That relentless summer heat getting you down? Dreaming of those brisk winter days where the powder was perfect and you could do no wrong? Then dream no more, because Head Games' Extreme Wintersports lets you vicariously relive all those moments and many other adrenaline-packed adventures - all with a price tag that'll help you afford those new ski boots you've been eyeing for the last three months.
No, wait a minute - I just can't do it. You see, that's the way a lot of reviews were written in the bad old days, when some PC game magazines kowtowed to publishers for fear they'd pull their advertising dollars (or not advertise in the first place). So here's the truth about Extreme Wintersports, or at least my decidedly biased version of it: This game exists only because Head Games managed to talk Arctic Cat (snowmobile manufacturer) and K2 (ski manufacturer) into sticking their names on the box and allowing their products to be featured in the "game."
At first glance, Extreme Wintersports would seem to be several notches above such Head Games oddities as Top Shot (a target-range simulation) or the nauseating Extreme Paintbrawl. At least it's based on sports that have been made into fun games in the past. But about the only thing Extreme Wintersports really succeeds at is to remind you of how much better other snowing and skiing games are than this lifeless sim.
Like Extreme Tennis, Extreme Wintersports opens each session by sending you to a Pro Shop where you're supposed to pick out equipment and accessories - but none of your choices have any impact on how you perform when you hit the slopes or trails. You just look at the stuff and pretend to buy it, then choose skis, a snowboard, or snowmobile all over again when you finally play. Head Games could have added 15 or 20 minutes to this game's play life by giving you a budget to work with while in the Pro Shop, but that idea probably got nixed because it would show how boring the rest of the game is.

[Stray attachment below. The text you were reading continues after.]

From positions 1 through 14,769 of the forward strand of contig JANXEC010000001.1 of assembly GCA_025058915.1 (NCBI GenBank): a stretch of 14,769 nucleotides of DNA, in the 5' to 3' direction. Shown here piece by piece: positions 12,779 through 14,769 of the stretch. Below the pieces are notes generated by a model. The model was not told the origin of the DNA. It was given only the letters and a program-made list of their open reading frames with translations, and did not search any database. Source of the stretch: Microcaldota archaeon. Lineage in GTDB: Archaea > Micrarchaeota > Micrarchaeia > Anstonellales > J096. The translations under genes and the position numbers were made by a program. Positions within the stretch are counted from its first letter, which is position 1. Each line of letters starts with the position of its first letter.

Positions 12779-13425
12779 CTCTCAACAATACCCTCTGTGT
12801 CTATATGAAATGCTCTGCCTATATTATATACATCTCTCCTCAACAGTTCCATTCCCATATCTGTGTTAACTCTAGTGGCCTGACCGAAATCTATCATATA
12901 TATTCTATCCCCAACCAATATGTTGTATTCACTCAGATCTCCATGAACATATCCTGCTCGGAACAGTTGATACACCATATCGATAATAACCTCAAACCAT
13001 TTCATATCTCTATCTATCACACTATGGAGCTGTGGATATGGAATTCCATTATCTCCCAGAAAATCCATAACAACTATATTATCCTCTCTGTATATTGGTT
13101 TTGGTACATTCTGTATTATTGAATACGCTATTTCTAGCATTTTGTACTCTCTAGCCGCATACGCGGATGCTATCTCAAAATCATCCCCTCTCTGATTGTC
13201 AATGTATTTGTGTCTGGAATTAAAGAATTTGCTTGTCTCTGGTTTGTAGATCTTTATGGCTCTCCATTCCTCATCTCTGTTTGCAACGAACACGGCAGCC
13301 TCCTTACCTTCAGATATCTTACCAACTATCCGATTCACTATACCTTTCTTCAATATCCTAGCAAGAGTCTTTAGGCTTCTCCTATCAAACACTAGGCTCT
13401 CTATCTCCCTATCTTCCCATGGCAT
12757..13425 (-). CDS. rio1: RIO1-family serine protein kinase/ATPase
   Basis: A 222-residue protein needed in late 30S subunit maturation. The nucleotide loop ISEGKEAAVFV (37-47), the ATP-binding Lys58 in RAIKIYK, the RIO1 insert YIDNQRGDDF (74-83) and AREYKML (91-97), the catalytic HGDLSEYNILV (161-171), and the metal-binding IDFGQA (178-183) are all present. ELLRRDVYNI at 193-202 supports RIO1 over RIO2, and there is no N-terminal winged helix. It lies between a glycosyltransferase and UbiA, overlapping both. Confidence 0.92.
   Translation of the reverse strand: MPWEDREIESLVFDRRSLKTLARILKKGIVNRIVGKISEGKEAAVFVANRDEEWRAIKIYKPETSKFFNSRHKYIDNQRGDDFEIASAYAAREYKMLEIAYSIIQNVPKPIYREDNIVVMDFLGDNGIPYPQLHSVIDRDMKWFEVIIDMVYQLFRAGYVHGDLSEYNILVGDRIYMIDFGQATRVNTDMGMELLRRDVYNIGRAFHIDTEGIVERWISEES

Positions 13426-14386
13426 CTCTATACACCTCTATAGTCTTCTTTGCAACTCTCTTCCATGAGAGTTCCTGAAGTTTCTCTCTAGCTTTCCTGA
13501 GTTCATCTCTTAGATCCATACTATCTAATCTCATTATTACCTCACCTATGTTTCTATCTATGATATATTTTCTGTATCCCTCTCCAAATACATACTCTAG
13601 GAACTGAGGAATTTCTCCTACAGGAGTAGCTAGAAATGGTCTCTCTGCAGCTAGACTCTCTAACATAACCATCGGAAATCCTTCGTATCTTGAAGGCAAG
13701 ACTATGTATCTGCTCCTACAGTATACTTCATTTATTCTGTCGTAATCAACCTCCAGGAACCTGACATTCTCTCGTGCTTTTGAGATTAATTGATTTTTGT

Once you finish with the advertising fluff, you leave the shop and try your hand at one of three sports: skiing, snowboarding, or snowmobiling. How "extreme" is the skiing? Well, don't be expecting any freestyle acrobatics; all you do is head down a slope in hopes of racking up the fastest time. Snowmobiling? Except for some ridiculous power-ups you can grab to cut your time or give you a speed burst, the only thing "extreme" about this event is the railroad ties someone's thoughtfully scattered in your path on the cross-country courses. That leaves snowboarding, which clocks in slightly higher on the fun level by giving you the chance to perform some acrobatics - but there's no half pipe for pulling off really outrageous maneuvers, and things get old pretty quickly here also.
Miss a flag while practicing skiing - yes, practicing - and you've got to start all over again after some "cool" guy calls you a loser. Snowboarding practice sessions end with the same jerk's voice if time expires before you reach the bottom of the run (or at least I think that's why the session ends - it might have something to do with a mysterious meter on the left side of the screen that's not mentioned in the two-page "manual"). Those fancy snowmobiles are almost impossible to control no matter what input method you choose (you can't reconfigure keyboard or joystick commands, by the way), and after a few runs you'll be ready to pack it in for good. Topping off this boring mess are the earsplitting sound effects preceding each race that you'd swear were ported directly from an Atari 2600 game - a suspicion that grows stronger when you hear the pathetic Atari whine used for the snowmobile or the grating hiss that's supposed to be the sound of someone skiing.
The best you can say about Extreme Wintersports is that HeadGames, K2, and Arctic Cat apparently got what they wanted: HeadGames was able to crank out yet another budget title, and K2 and Arctic Cat got either licensing dollars or free advertising, or both. Too bad no one ever thought to include gamers in the equation.